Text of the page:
Russian Popular Culture and the Picture Postcard 1880-1922
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|Format: ||Hardcover, 336 pages|
|Other Information: ||138|
|Published In: ||Canada, 29 November 2013|
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During the fin-de-siecle and early revolutionary eras, picture postcards were an important medium of communication for Russians of all backgrounds. In Open Letters, the most comprehensive study of Russian picture postcards to date, Alison Rowley uses this medium to explore a variety of aspects of Russian popular culture. The book is lavishly illustrated with more than 130 images, most of which have never been published before. Through her examinations of postcards, Rowley addresses a diverse range of topics: how landscape postcards conveyed notions of imperialism; the role of postcards in the rise of celebrity culture; depictions of the body on erotic and pornographic postcards; how postcards were employed to promote differing interpretations of the First World War; and the use of postcards by revolutionary groups seeking to overthrow the Tsarist government. Rowley determines the extent to which Russia was embedded in Europe-wide cultural trends by situating the Russian case within a larger European context.
Table of Contents
Acknowledgments Illustrations Introduction: More than "Wish You Were Here" * The Market for Picture Postcards in Russia * The Landscapes of Russian Imperialism * Gender and Celebrity Culture via the Lens of the Picture Postcard: The Case of Vera Kholodnaia, the "Queen of the Russian Screen" * Bodies on Display: Romantic and Erotic Postcards in Fin-de-Siecle Russia * Monarchy and the Mundane: Picture Postcards and Images of the Romanovs * Beyond Patriotic Discourse: Picture Postcards and Russia's World War I * Picture Postcards and the Russian Revolution, 1905-1922 Epilogue: Picture Postcards across the Revolutionary Divide Bibliography Index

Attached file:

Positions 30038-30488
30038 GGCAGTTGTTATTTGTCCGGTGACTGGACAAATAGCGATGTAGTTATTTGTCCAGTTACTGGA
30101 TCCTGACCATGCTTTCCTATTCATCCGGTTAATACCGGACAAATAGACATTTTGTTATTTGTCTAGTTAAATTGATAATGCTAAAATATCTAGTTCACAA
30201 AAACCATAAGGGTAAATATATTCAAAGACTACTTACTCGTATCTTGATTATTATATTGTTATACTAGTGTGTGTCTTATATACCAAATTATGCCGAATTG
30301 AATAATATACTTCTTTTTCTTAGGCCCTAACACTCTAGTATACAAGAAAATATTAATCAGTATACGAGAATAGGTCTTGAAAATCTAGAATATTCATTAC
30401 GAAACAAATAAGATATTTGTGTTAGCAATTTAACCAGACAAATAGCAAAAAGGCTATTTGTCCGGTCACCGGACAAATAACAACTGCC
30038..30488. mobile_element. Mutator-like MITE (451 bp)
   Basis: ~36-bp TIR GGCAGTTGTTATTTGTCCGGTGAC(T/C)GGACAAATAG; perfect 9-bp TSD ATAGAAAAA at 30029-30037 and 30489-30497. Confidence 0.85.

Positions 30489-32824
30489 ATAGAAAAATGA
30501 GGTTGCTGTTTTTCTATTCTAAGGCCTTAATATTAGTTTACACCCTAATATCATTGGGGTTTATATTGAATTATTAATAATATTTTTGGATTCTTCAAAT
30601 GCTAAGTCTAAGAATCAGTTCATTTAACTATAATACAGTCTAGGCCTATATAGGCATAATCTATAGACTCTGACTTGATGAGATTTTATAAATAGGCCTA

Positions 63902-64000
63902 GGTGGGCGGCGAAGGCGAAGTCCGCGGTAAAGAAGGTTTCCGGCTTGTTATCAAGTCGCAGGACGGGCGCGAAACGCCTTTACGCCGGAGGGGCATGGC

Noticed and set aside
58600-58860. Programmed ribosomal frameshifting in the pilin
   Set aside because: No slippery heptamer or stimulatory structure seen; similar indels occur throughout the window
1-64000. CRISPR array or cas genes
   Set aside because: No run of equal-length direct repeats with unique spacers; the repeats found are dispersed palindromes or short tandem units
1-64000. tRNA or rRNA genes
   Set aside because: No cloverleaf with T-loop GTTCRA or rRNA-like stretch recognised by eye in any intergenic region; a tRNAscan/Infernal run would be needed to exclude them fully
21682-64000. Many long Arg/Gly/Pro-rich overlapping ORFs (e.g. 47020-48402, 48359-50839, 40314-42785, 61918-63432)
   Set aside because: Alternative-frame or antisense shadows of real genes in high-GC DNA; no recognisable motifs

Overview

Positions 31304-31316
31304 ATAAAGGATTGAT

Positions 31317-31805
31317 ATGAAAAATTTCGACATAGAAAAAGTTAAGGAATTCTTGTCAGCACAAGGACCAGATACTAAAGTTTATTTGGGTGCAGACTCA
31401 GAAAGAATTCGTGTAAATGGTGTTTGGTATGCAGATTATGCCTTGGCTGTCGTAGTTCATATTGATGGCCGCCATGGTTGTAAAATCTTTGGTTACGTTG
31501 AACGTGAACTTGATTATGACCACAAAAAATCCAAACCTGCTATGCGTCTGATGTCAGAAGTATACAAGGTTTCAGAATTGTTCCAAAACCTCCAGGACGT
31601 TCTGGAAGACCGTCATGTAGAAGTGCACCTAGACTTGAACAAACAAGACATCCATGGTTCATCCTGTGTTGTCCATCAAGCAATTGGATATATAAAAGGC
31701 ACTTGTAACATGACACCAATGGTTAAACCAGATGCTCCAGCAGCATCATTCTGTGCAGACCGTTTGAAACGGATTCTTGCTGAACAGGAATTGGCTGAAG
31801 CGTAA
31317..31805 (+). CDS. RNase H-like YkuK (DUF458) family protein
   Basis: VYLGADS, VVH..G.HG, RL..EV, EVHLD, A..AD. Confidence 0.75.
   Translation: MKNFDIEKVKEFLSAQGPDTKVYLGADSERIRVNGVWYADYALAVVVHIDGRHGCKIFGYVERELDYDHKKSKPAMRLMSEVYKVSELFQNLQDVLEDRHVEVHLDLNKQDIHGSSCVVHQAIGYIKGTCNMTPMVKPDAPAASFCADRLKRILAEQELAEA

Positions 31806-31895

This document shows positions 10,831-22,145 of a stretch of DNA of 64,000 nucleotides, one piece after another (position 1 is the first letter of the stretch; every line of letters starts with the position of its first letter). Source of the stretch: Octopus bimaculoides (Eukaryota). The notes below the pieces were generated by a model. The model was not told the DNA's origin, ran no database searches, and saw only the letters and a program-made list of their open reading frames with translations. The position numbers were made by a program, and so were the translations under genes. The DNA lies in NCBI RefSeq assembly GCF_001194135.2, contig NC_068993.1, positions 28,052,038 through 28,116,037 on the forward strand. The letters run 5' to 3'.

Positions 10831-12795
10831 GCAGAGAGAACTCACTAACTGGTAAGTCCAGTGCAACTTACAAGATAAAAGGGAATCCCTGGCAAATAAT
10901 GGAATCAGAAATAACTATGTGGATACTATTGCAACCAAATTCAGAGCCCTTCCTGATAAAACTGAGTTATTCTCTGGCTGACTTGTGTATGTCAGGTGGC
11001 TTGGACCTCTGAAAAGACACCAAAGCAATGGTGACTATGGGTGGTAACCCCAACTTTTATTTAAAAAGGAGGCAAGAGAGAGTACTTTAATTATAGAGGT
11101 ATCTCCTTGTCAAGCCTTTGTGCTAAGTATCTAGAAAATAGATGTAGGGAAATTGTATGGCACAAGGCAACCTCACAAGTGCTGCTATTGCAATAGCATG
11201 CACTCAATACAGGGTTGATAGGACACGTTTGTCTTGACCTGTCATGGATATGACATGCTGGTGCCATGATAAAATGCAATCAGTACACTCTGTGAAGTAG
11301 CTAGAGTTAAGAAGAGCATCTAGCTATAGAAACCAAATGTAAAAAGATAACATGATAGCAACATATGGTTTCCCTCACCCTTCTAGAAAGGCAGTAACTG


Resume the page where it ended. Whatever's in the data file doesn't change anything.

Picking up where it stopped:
"Open Letters is a wonderful contribution to Russian history, rich in insights into popular culture and shedding new light on a host of topics of central concern to scholars in the field. In comparison to western scholarship, Russian historiography has been slower to delve into cultural history using such resources as postcards, advertising, and popular entertainment, and so Alison Rowley's book is an important contribution to an emerging field. It will find an eager audience among Russian historians, as well as European and American historians interested in comparative approaches to cultural history." -- Sally West, Truman State University "Well-written and provided with fascinating illustrations, Open Letters is a major contribution to Russian history and cultural studies. The scholarship is very impressive: the author makes reference to a tremendously wide range of literary, artistic, and cultural sources dealing with all aspects of Russian life (and death), from gardens to pornography." -- Jonathan D. Smele, Queen Mary, University of London
About the Author
Alison Rowley is an associate professor in the Department of History at Concordia University.
'What Alison Rowley in Open Letters does well is provide a welcome overview of the postcard industry and introduce a new visual source to Russian scholars as well as ways to interpret these images. For that we are all in her debt.' -- Christine Ruane The Russian Review vol 73:04:2014 'Intriguing and beautifully produced book.' -- Alice Nakhimovsky Slavic Review vol 74:02:2015 'This is an Important and fascinating glimpse into the complementary construction of private Lives and public assumption in late imperial Russia.' -- Louise McReynolds Revolutionary Russia vol 27:02:2014 'Open Letters is undoubtedly a valuable addition to the historiography of Russian popular culture of early twentieth century, which goes some way towards confirming the postcard as a significant cultural artifact both with and of history. -- Andy Byford Slavonic & East European Review vol 92:04:2014 'Entering the world of Russian post cards allows one to savor something of the times in which they circulated and to sample an occasional message form one person to another... This book will be warmly welcomed by historians and students interested in Russia.' -- Jeffrey Brooks The Journal of Modern History, vol 87:03:2015
University of Toronto Press|
23.11 x 15.49 x 2.79 centimetres (0.63 kg)|
15+ years |